Urban farming: cultivating community, livelihoods and nutrition

By Tracey Grose

Throughout the developing world, urban farming is taking root in a variety of forms and yielding not only food but also livelihoods and community. Above-ground planting beds, kitchen gardens, and rooftop greenhouses are cropping up in urban centers. Farming is transforming tall buildings, empty lots and abandoned warehouses. In many cases, people are using the most basic tools or extremely innovative new combinations of existing tools. Some examples are leveraging newer production methods and tools.

Three are numerous signals for how urban farming will unfold in the future where we will be faced with larger populations and more limited natural resources. Technological advances will improve resource efficiency and productive yields. Examples of our high tech future include LED grow lights (Philips), high-rise hydroponic (nutrient-enriched water) or aeroponically (nutrient-enriched air) greenhouses (Vertical Harvest) and in-door farming (FarmedHere) and fisheries. The Swedish-Chinese collaboration in indoor farming, Plantagon, develops high-tech industrial integration of waste and productive streams.

In the meantime, other innovative but lower-tech solutions are surfacing in urban centers in the developing world. Sack farming in Kibera, the slum of about one million residents around Nairobi, is producing nutritious food for families as well as surplus to be sold at a profit. This growing business opportunity is growing in other African urban centers.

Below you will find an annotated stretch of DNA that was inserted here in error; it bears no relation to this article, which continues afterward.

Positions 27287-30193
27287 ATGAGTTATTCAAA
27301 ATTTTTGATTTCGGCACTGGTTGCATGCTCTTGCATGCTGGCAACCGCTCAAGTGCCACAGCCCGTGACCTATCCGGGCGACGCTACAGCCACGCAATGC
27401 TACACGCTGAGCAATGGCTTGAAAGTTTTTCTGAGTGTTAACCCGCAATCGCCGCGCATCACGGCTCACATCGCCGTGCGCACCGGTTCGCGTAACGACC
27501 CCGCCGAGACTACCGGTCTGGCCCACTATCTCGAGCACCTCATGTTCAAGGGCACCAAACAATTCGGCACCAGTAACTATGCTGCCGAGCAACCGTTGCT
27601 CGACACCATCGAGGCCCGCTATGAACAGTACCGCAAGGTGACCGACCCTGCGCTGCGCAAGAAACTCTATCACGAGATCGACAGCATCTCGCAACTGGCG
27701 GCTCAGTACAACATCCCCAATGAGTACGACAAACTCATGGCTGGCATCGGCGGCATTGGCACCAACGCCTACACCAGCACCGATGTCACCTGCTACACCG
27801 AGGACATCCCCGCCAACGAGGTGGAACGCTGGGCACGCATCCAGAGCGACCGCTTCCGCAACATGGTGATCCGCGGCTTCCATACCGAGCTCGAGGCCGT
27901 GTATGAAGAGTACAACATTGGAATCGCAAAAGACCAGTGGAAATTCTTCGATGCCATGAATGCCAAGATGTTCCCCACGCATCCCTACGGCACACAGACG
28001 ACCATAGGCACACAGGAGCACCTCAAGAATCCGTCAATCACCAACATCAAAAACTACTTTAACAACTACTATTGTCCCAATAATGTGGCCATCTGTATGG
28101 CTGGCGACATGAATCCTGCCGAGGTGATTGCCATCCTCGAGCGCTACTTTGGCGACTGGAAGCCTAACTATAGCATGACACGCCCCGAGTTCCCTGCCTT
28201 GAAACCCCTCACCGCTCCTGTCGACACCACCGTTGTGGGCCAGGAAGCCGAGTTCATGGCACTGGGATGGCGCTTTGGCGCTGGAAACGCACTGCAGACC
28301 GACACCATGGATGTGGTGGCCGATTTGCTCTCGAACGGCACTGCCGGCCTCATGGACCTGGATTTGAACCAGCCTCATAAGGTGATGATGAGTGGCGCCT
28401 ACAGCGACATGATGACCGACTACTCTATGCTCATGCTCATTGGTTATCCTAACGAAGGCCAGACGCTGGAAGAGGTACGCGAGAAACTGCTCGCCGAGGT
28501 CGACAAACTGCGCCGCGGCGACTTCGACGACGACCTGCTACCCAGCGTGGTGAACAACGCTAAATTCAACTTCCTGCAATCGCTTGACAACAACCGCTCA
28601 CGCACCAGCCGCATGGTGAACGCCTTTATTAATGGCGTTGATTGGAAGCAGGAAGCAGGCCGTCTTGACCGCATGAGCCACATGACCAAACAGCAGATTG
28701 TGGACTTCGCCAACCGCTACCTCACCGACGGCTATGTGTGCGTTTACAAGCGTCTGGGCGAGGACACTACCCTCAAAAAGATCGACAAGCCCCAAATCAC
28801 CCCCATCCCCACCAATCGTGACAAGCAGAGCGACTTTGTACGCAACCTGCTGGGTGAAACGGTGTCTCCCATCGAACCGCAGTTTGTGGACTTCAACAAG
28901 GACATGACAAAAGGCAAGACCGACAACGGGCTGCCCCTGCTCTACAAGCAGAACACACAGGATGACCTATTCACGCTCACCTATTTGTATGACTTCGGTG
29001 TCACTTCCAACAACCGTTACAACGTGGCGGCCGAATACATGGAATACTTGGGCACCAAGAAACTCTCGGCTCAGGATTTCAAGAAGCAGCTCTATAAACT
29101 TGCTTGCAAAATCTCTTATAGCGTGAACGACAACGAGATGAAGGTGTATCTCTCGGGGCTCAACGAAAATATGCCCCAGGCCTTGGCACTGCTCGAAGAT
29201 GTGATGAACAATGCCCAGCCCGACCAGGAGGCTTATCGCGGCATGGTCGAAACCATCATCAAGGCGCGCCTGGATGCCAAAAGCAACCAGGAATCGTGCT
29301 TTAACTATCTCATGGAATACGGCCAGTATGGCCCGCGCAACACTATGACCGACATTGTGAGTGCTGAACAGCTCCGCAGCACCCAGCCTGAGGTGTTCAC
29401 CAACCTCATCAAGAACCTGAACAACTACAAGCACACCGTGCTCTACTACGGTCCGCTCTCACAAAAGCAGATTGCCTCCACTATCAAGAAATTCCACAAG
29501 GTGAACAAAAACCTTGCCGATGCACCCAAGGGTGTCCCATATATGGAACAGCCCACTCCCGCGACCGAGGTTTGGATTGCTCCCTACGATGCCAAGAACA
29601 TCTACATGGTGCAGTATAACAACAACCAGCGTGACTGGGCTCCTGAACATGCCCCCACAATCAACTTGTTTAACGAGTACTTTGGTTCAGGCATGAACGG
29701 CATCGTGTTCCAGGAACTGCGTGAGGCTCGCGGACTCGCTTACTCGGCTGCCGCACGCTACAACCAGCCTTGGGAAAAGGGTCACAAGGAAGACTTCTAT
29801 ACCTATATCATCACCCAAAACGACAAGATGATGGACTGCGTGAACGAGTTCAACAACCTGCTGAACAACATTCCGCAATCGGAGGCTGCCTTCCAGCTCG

In India, urban farming is taking hold across economic groups, building community, and importantly improving nutrition in the slums. After growing into much of its surrounding farm land, the City of Pune is now integrating food production into its high-rise planning. Since 2008 they have been encouraging urban farmers on land and even in the kitchen. The City of Hyderabad is supporting urban farming by providing families with starter kits. By composting household waste, community farming creates sustainable systems for food production in cities. More elaborate low-tech systems like those developed by the Urban Farming Guys can have great impact in a community.


It is very encouraging and overwhelming to see urban communities are bringing nutritious food to their doorsteps. The initiative will assist in building resilient with sovereignty aspirations urban communities. It is very imperative to be promoted particularly, Africa, Malawi where the population growth rate and urbanisation is very rapid respectively. Therefore, looking forward to share ideas and experiences. Email:mmpofu200@yahoo.co.uk or permaoutreach2@gmail.com

Tracey Grose's picture

Thank you for your comment! I agree, as urbanization continues (and very rapidly in some places, as you say), urban food production becomes increasingly important. San Francisco just announced that it will be the first city in the US to offer financial incentives to property owners to turn empty land into farms. See article here: http://www.sfchronicle.com/bayarea/article/S-F-property-owners-to-get-ta...

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